Body shop owner John Ticktin is fuming mad and is accusing Erie Insurance of steering after a customer decided to go to one of the insurer’s DRP shops because Erie said the shop was "approved."
"Erie could give a s—. This is just ridiculous," said Ticktin, who owns JT Auto Service in Bethesda, Md. "I called the general manager at Erie after he didn’t call me back and told him I had just fixed my lawyer’s Mercedes and I was sure he would be glad to barter with me for his services."
Ticktin is doubly mad since he came back from his summer vacation one day early expecting to receive the vehicle on Sunday. When the customer didn’t show, he called the man who had referred her to him, and he told Ticktin that Erie had sent her to Capitol Cadillac, a local dealership.
When Ticktin actually spoke to her and asked if she had intended to take her car to him, she said she had the coordinates for his shop already programmed into her GPS.
Ticktin says he’s just about fed up with steering, having lost even 15-year customers to the illegal business tactic. He believes it’s simply a deep psychological fear that drives consumers to take their vehicles to where their insurers tell them to.
"I tell them, ‘Please don’t let them tell you where to go,’" he says. "But they tell me they don’t want to mess with their insurance companies. The insurers tell them they might get stuck with more bills or the repairs might not be guaranteed or they may not be able to get a rental car. Lies, lies, lies."
Ticktin related a story about an elderly man who pulled into his driveway in a beat-up old Cadillac. He told the man the damage to the car was extensive and he might consider calling his insurer. A few weeks later, the man returned to him in the repaired Cadillac and thanked him for the advice as his insurer had "taken care of everything."
"I said to him, ‘You mean you took my job away from me after I helped you?’" Ticktin said. "He practically ran down the driveway to get back in his car!"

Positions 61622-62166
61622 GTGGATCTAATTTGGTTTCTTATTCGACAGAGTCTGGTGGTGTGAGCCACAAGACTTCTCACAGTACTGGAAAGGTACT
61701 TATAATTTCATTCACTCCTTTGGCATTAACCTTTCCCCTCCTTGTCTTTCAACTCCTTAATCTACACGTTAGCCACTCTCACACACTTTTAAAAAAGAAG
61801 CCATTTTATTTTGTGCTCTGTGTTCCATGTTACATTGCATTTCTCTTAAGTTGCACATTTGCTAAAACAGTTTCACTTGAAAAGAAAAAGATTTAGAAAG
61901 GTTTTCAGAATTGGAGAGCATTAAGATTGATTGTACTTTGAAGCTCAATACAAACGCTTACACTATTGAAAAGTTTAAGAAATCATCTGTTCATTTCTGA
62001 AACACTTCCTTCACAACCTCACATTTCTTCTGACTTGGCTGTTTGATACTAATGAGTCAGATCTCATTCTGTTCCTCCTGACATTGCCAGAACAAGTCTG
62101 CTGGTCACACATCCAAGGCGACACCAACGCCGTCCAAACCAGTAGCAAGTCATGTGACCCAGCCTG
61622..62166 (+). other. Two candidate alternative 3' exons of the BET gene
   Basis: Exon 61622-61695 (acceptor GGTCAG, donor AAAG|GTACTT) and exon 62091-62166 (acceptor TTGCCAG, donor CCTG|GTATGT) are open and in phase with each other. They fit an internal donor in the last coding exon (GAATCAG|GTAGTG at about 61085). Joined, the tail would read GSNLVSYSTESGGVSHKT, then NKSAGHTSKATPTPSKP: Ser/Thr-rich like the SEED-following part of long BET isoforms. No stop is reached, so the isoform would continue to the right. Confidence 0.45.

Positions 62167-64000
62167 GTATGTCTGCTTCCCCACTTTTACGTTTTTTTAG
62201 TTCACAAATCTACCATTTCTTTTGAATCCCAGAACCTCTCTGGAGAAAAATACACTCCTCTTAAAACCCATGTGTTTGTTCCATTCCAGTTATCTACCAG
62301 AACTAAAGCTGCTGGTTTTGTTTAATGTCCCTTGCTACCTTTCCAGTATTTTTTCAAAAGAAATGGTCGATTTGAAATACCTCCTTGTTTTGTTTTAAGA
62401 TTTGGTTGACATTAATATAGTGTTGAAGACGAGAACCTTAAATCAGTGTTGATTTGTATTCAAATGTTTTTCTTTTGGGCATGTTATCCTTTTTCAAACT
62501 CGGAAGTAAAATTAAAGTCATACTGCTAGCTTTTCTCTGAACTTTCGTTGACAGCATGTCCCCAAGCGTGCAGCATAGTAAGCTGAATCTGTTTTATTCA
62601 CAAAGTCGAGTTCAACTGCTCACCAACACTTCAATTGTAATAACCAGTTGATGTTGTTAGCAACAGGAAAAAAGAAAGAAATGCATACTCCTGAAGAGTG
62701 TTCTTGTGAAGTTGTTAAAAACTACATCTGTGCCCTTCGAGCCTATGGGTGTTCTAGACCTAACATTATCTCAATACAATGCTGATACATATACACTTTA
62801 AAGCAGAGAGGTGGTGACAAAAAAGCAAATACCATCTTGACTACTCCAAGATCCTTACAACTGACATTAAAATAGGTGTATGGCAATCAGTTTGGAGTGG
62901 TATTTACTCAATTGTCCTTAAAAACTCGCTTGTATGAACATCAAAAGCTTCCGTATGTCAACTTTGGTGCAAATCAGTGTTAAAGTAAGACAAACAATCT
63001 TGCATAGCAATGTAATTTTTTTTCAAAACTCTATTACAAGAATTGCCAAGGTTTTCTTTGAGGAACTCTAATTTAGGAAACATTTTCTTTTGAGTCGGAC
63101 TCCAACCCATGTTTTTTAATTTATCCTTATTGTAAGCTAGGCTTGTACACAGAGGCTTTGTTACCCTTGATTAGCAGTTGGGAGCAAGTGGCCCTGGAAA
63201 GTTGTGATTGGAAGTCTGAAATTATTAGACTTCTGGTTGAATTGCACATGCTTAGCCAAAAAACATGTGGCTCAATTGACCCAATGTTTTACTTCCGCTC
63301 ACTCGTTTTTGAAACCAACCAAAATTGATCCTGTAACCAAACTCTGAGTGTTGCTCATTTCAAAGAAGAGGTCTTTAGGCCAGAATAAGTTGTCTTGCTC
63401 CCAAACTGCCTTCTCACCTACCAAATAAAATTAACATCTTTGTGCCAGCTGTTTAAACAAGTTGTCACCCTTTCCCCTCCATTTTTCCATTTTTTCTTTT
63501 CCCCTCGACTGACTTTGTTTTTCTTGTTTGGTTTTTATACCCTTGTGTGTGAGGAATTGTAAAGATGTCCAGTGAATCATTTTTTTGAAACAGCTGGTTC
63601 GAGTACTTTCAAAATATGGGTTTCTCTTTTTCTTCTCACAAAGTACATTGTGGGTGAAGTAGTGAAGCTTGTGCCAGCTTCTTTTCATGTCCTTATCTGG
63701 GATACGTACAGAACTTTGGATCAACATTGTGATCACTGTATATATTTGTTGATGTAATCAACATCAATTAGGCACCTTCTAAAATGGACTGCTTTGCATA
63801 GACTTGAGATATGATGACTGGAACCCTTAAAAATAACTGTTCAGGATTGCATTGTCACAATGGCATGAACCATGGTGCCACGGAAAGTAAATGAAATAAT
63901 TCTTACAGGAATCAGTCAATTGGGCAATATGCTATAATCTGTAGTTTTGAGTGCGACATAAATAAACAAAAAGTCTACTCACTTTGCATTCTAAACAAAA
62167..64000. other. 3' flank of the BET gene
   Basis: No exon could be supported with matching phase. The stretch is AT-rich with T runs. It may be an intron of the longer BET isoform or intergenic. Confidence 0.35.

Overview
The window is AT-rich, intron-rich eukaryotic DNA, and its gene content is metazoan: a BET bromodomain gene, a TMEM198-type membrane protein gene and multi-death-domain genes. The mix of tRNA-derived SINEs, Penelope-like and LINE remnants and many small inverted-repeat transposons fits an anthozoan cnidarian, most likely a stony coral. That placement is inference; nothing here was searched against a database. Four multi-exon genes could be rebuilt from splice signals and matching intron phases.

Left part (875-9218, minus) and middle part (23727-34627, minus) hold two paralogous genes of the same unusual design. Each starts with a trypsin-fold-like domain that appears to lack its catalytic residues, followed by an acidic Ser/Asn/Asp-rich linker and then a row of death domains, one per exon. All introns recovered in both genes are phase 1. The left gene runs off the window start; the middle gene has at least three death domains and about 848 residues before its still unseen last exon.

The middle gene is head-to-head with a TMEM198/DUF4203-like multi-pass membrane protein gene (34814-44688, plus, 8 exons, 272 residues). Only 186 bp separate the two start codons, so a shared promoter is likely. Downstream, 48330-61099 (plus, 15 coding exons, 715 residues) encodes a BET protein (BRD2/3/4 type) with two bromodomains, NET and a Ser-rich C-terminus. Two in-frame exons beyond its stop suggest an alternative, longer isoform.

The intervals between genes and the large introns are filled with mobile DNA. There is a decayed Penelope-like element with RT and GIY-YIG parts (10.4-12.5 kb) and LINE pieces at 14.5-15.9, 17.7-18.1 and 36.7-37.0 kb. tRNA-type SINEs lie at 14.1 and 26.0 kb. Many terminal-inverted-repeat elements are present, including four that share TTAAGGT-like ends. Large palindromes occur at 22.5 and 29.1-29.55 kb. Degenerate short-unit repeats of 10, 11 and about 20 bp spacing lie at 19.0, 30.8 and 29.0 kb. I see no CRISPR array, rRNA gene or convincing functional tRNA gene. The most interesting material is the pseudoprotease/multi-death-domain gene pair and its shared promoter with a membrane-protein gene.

Ticktin has no DRPs but has considered negotiating with insurers to do bumper and fender jobs. But he says it’s difficult given he’s a one-man band.
"GEICO’s right down the street from me, but they said they would give me so much work I wouldn’t know what to do," Ticktin said. "I told them to try me. Then they said I needed to have at least 40,000 square feet of space."
Ticktin plans on filing a complaint with the Maryland Insurance Administration. He also plans on contacting the Washington Metropolitan Auto Body Association (WMABA) to see if any other repairers have had problems with Erie.
According to WMABA’s Web site (www.wmaba.com), Maryland insurance code states:
(a) An adjuster, appraiser, or insurance producer or employee of an insurer may not:
(1) recommend the use of a specific repair service or source for the repair or replacement of property damage to a motor vehicle without informing the claimant or insured that the claimant or insured does not have to use the recommended repair service or source;
(2) require that an appraisal or repair be made in a specific repair shop;
(3) require that a claimant or insured use a specific contractor or repair shop for a repair service or repair product; or
(4) intimidate, coerce, or threaten a claimant or insured to use a specific contractor or repair shop for a repair service or repair product.
(b) An adjuster or appraiser may not accept a gratuity or other form of remuneration from a repair service for recommending that repair service to a claimant or insured.